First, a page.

But then, as we’ve already seen the output Ω feeds into the inputs 𝛾 and 𝛿. In other words, the inputs 𝛾 and 𝛿 are going to have the same values as Ω always. Therefore, in this case, the value of input 𝛾 is one and the value of input 𝛿 is one. And then, 𝛾 and 𝛿 feed into a second NOR gate. So, we need to find the row in this truth table that corresponds to the two inputs of the NOR gate being both ones.

And that row is the final rule here. We can see when the value of the first input is one, and the value of the second input is one, the output of that NOR gate is going to be zero. And as it turns out, the output of this second NOR gate is the same thing as the output of the entire arrangement. And so, we can say that the output value is going to be zero. So, we’ve now filled in one row of this truth table.

Let’s now change the value of input B. Let’s see that input A stays zero and input B now becomes one. Well, in that case, we can see what happens with the first NOR gate using our truth table here once again, we can see that if the first input is zero, and the second input is one, then the output of this NOR gate is going to be zero. In other words, our value for Ω is zero.

And once again, Ω feeds into input 𝛾 and input 𝛿. And so, input 𝛾 and 𝛿 are going to have the same values as Ω, both zeros. Then, we come back to our NOR gate’s truth table to see that when both the inputs are zero, then the output of this NOR gate is going to be one. And so, our output is going to be one here.

Now, we can repeat this whole process for when input A is one and input B is zero. Looking at the truth table, we see that the output Ω is going to be zero. Therefore, 𝛾 and 𝛿 are going to be zero. And then, when both inputs to the second NOR gate are zero, then the output of the second NOR gate is going to be one.

And finally, let’s see what happens when we set both input A and input B to be one. In that situation, we’re looking at the final row of the table. When both inputs to the first NOR gate are one, then the output Ω is going to be zero. And hence, of course, 𝛾 and 𝛿 are going to be zero. And so, when both inputs to the second NOR gate are zero, then the output to the second NOR gate is going to be one.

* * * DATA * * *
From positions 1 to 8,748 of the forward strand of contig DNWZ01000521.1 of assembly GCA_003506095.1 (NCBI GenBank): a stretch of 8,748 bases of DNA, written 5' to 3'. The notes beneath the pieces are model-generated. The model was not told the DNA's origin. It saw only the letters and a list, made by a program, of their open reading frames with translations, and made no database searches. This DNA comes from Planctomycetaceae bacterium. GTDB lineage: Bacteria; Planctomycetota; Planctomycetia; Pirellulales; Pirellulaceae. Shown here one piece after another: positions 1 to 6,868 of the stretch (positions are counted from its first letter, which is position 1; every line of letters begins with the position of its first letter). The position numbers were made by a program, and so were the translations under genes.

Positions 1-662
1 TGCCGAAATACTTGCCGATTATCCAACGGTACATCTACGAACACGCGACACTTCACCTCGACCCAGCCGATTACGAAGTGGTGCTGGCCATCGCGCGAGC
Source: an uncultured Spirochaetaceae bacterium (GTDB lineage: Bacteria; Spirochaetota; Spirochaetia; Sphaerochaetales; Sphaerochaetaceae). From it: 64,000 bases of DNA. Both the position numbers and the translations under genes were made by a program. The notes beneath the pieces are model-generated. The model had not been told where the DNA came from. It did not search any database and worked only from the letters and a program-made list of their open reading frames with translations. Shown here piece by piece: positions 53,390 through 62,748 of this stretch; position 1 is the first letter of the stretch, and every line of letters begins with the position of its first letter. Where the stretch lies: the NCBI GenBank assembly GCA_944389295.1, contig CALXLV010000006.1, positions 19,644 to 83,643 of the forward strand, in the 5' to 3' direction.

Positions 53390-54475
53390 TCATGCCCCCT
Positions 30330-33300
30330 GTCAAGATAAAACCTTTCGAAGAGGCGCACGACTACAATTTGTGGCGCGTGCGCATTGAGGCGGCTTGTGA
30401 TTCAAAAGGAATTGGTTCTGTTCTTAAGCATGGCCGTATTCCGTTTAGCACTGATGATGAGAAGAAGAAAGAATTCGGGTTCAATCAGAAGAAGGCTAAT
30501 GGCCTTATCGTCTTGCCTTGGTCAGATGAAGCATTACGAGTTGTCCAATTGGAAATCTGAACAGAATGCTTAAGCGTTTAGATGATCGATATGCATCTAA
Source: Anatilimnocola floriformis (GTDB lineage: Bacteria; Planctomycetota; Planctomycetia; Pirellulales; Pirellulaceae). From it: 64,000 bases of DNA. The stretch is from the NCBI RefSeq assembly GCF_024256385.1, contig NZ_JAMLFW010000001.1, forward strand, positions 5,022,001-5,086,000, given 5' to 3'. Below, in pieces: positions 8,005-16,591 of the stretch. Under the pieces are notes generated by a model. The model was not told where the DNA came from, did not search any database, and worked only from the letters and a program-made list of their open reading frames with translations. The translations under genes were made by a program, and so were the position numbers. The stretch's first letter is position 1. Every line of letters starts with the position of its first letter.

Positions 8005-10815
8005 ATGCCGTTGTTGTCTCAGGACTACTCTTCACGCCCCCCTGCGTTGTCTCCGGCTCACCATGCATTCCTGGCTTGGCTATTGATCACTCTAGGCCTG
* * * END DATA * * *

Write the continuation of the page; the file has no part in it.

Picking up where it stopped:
So, at this point we filled in our truth table. We’ve accounted for all possible combinations of input A and input B. And we’ve figured out what value the output is going to have in each case. So, at this point, we can take our truth table and simplify it slightly. We can now think of this whole setup as one logic gate. What happens within this logic gate is irrelevant to us. In other words, we don’t anymore care about the values of Ω, 𝛾, or 𝛿. All we care about is what we put in as input A and B and what comes out as the output.

Therefore, we can get rid of these three columns representing Ω, 𝛾, and 𝛿 and just keep the columns for input A, input B, and the output. When we do this, we’re left with our final truth table, which assumes that we’re taking these inputs and sending them into a single logic gate, or at least something that behaves like a single logic gate. So, let’s try and work out what logic gate this truth table represents.

Well, actually, if we look closely, we can realize that we’ve already seen this truth table down here. This is the truth table of an OR gate. For example, we can see that when both inputs are zero, then the output is zero, just like we see here. When the first input is zero and the second input is one, then the output is one. When the first input is one and the second input is zero, then the output is one. Once again, this checks out. And when both inputs are one, the output is one as well.

In other words then, this whole setup that we’ve got here, where we take a NOR gate and feed the output of that NOR gate into both the inputs of a second NOR gate, we see that this whole system then behaves like an OR gate. So, at this point, we found the answer to our question. We’ve used the truth table to work out that the type of logic gate this arrangement is equivalent to is an OR gate.